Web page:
Almost every major design reaches the point at which there’s a fine line that separates success from disaster. That’s when you just have to press on – with energy, skill and ethics. In late 1982, when I worked out the design DNA for Apple for the third time, Steve Jobs was shocked. You have to stand your ground and believe in success.
How did you experience the era when software suddenly became part of the language of product design?
At frog, we were the pioneers of this beginning in 1994 – with SAP and Microsoft as the first customers. Prior to that, we already had virtual interfaces at Sony; as you know, the Macintosh was already convergent by then, too.
How did you learn to design software that was user-friendly and still aesthetically pleasing?
Your question is half the answer. 99 percent of today’s software interactions are neither user-friendly nor smart nor beautiful. Google tools – and, more recently, Apple as well – have taken highly complex operations and reduced these to their minimum common denominator. Android and iOS are like Lego blocks. You can do that with software, because there is no physical product lifecycle, with factories and all the logistics involved. So, on the contrary, I believe a lot needs to be done to give hardware products the kind of modular design you see in software. A faulty display or headphone jack renders the entire iPhone obsolete.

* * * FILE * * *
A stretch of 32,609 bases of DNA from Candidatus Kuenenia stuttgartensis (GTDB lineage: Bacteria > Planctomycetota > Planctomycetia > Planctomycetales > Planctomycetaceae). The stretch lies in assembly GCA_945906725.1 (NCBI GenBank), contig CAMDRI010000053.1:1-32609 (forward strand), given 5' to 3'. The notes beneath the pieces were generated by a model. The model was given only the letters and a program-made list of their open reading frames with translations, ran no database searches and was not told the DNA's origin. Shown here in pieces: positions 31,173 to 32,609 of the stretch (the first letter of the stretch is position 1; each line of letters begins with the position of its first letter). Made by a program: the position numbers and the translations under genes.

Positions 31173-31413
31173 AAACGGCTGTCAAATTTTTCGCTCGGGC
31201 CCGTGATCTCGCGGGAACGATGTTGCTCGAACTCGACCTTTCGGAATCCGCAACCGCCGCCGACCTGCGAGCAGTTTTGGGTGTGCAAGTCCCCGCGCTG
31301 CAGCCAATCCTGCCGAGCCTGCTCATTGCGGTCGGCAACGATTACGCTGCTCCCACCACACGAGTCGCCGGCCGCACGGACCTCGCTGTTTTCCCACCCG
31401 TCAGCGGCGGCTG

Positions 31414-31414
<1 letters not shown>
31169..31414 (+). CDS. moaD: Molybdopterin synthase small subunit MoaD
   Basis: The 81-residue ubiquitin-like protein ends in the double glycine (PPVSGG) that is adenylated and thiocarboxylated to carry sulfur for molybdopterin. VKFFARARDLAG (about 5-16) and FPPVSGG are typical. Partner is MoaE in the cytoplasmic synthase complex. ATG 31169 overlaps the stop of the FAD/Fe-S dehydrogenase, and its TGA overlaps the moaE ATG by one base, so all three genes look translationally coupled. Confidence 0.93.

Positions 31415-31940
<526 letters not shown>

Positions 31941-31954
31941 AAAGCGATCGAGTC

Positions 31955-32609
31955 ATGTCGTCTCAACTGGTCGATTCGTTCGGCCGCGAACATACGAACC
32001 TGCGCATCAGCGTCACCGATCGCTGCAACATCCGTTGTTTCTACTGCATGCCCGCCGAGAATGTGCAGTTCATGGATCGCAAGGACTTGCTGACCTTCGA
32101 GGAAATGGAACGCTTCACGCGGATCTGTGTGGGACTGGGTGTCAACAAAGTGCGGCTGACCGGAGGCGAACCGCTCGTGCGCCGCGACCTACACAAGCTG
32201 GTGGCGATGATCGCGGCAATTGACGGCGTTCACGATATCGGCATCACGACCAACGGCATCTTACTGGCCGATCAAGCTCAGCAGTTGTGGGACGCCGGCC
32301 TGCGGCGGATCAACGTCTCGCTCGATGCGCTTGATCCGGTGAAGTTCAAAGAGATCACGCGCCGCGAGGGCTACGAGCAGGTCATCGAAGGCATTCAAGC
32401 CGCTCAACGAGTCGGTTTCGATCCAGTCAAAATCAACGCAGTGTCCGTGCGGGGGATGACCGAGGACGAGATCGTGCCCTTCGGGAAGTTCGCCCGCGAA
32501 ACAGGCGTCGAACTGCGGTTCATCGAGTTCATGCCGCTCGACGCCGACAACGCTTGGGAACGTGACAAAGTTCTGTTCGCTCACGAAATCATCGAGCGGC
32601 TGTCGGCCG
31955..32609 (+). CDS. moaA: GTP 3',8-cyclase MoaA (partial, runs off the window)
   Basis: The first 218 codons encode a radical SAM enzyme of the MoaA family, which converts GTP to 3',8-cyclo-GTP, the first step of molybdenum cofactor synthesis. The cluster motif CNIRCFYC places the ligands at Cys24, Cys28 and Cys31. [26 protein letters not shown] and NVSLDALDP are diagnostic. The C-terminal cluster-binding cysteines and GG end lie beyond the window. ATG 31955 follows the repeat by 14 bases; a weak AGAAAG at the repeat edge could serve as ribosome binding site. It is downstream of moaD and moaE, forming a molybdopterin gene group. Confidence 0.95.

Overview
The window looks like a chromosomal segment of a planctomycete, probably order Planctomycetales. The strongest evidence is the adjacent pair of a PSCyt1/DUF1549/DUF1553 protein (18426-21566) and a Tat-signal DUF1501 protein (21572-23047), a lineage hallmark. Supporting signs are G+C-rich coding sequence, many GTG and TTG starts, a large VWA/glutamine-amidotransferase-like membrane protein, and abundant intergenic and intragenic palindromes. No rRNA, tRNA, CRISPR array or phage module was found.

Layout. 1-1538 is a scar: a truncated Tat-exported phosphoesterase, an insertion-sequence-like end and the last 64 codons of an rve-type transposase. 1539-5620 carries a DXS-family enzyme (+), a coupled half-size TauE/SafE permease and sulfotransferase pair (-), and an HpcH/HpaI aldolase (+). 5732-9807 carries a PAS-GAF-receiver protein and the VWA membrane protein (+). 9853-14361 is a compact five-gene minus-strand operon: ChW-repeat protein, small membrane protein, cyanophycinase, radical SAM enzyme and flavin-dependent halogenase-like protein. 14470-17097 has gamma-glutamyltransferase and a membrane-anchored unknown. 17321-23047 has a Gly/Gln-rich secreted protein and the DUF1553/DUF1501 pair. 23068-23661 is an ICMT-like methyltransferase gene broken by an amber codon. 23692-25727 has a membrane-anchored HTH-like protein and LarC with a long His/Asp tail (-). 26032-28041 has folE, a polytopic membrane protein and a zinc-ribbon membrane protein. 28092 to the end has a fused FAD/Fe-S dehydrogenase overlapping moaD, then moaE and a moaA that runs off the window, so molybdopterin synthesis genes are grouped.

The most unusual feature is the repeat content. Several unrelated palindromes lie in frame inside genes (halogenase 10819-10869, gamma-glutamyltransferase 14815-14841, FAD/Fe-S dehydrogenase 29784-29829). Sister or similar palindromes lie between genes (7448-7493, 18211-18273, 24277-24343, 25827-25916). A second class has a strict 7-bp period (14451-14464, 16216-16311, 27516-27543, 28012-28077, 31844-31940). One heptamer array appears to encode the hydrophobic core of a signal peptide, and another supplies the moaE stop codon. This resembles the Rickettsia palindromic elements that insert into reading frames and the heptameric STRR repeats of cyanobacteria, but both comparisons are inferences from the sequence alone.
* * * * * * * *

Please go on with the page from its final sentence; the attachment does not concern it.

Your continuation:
Nowadays, the boundaries are becoming blurred between the physical and digital worlds and products. How important is design in this regard?
Quite simply, the networked convergence of physical and digital concepts is the basis of design today. And design as the linkage between the human being and the technical environment is the deciding factor. Yet we are still working with binary digital engines. Quantum computing will make this really exciting.
How do you view the market today? Can today’s young designers reap what you sowed 30 or 40 years ago?
Let’s talk numbers. When Bill Moggridge and I came to Silicon Valley nearly 40 years ago, there were almost no designers – and the few designers there were had to submit to the engineers. Today, the Valley is a global design centre with thousands of designers. So yes, that’s an accomplishment.
Which design or style would you personally never let into your house?
If my wife and I aren’t in agreement, it doesn’t make it past the front door. The exception are my Bösendorfers, where the modern designs aren’t very musical.
What kind of atmosphere do you personally value in your surroundings? Where do you feel comfortable?
Open, light, a handful of cool objects. Our kitchen is always the focal point.
Hartmut Esslinger established the design studio of esslinger design in 1969; the studio was renamed frog design in 1982. He was the long-term CEO of frog design Europe GmbH, which, starting in the 1970s, gained prominence with its product design and branding, increasingly so in recent years with the design of multimedia applications. Today, frog design works from studios in Palo Alto, Austin, Milan, New York, San Francisco, San José, Seattle, Shanghai and Munich. Esslinger sold his final remaining shares in the company in 2006. He remained connected to the company as an exterior consultant.
This article was published in The Produktkulturmagazin, issue Q4 2017. Picture credit © Dietmar Henneka/frogdesign